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Lobbyists' money fuels bitter state Senate battle in Hillsborough

She's a state representative with contributions from big-name lobbyists. He's a former state Senate president with contributions from other big-name lobbyists.

So in the bitter battle between Republicans Rachel Burgin and Tom Lee for Senate District 24, who exactly is the political outsider?

Burgin, 30, has claimed that street cred in the east Hillsborough district, pitching herself as the grass roots candidate shunned by Tallahassee power brokers even though her supporters include seasoned lobbyists.

"I would say that the voters right now of Hillsborough County want somebody to go up there's who's going to be conservative and work on their behalf and not be part of the Tallahassee elite club," said Burgin of Riverview. "Lobbyists are different from leadership. (Lee) was known for being a moderate."

Lee, a Brandon homebuilder who served in the state Senate from 1996 to 2006, earned a reputation as an independent and blunt-speaking leader who railed against the power of special interests and famously got into a shoving match with a telecommunications lobbyist. But he's also the favorite of influential Republican leaders in the Legislature and has picked up support from political committees, including ones controlled by former Associated Industries of Florida president Barney Bishop.

"What's most important is why the leaders are backing me," said Lee, 50. "In politics, you run on your record."

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Burgin was a 26-year-old political novice when local GOP leaders picked her to replace her former boss, Rep. Trey Traviesa, on the ballot after he dropped out of his 2008 re-election bid. She went on to win the general election.

Since the 2009 session, she voted with the business lobby 91 percent of the time, according to online rankings compiled by Associated Industries of Florida, an influential pro-business, not-for-profit group based in Tallahassee.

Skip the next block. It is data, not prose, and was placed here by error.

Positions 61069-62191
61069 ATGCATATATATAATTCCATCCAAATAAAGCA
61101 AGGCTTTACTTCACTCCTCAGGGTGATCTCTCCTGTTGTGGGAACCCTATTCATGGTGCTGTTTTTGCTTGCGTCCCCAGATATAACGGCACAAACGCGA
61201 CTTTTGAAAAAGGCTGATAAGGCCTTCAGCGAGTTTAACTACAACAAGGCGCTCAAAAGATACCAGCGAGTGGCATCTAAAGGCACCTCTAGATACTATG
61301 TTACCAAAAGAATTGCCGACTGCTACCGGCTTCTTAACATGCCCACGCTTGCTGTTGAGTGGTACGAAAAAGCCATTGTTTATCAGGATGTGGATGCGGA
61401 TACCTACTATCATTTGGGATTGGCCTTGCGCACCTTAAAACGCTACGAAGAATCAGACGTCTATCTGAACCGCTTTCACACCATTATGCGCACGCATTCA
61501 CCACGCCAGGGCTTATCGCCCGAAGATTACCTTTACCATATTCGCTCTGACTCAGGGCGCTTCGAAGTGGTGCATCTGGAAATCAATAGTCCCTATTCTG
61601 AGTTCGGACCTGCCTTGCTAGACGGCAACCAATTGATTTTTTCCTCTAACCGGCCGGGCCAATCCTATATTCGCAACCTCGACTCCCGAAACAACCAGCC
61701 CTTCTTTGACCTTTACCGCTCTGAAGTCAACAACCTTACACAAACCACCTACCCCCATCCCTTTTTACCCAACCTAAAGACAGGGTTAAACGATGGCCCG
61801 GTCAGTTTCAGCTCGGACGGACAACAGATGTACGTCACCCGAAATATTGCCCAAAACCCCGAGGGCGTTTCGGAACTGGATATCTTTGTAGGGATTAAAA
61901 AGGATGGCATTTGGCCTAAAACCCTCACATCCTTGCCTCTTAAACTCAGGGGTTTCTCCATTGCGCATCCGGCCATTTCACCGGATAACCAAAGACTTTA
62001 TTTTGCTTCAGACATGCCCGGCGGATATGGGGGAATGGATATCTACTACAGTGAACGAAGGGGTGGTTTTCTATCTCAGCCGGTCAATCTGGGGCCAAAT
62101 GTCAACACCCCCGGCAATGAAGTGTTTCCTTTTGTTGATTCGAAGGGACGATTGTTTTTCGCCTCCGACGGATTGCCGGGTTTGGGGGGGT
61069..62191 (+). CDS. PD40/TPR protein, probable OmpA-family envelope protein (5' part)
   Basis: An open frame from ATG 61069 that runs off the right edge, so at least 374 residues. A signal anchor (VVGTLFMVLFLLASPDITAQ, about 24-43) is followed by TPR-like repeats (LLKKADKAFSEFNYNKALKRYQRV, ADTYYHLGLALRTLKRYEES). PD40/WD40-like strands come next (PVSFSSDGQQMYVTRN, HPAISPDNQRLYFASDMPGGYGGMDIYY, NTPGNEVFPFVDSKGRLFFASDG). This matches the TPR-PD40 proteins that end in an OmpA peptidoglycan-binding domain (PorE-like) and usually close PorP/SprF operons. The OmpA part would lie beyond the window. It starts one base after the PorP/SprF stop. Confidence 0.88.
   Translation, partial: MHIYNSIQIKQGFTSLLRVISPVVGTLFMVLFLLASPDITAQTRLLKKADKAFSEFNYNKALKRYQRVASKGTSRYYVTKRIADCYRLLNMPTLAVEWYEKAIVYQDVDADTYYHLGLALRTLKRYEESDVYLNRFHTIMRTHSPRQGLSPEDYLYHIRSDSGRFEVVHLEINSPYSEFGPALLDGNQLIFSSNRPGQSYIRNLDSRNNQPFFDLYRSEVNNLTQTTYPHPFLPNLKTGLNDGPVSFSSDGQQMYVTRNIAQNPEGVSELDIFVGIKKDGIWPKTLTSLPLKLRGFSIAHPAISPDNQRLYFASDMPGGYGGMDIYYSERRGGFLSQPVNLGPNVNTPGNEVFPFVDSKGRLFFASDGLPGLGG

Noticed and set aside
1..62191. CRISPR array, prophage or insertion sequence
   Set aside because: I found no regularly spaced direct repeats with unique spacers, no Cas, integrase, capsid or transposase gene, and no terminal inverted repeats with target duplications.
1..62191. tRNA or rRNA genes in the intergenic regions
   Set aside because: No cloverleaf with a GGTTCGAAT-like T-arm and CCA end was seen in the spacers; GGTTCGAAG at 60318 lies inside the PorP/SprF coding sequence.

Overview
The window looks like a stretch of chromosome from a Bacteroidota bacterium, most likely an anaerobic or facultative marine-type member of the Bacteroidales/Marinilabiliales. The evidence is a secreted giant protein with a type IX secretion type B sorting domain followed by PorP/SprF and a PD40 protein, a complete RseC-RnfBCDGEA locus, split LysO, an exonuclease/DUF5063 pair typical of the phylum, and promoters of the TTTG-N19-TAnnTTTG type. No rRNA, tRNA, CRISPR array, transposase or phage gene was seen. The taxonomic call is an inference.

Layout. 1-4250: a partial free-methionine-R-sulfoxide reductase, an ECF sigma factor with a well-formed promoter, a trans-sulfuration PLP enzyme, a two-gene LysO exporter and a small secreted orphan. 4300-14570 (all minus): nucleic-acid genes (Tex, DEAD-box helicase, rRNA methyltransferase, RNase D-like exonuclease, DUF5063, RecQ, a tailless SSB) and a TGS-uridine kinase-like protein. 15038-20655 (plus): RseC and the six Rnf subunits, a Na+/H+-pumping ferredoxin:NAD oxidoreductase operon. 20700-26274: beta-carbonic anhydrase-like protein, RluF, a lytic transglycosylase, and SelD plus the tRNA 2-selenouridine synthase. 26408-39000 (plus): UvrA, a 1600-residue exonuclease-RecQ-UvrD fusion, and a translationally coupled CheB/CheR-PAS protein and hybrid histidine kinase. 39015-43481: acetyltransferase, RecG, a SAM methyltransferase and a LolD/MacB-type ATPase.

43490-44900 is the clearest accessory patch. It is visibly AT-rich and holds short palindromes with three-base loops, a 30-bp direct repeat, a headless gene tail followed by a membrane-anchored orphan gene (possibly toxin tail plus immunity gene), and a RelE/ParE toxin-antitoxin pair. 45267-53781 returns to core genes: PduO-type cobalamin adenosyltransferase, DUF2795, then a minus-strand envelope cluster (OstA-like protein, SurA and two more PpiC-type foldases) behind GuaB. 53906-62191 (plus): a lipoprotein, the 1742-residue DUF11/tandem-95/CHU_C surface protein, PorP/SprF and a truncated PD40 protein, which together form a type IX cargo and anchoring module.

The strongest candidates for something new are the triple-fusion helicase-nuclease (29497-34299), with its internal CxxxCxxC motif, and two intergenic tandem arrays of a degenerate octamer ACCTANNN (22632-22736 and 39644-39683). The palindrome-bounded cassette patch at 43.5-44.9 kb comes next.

Her dissenting votes primarily included opposition to several gambling measures — something that Burgin touts now as evidence of her willingness to buck leadership.

"I've stood up against leadership and the expansion of gambling," she said.

The 2009 vote (82-35 in the House) let the Seminole Tribe's Hard Rock casinos near Hollywood and Tampa keep their slot machines and card games in return for a minimum $150 million annual payment to the state for 15 years. It also reopened the Hialeah Park racetrack, let the tribe offer no-limit poker at all seven of its reservations, and increased the number of daily hours of operation for card rooms.

Burgin has sponsored a relatively small number of successful bills. Two of her anti-abortion bills in 2011 and 2012 were stacked with new restrictions, including a 24-hour waiting period. Both bills passed the House but stalled in the Senate.

That same year, she introduced HB411, which exempts photos, videos and recordings depicting deaths from public records. She pushed the bill after the deaths of two Tampa police officers were captured on a dashboard camera. That one did pass.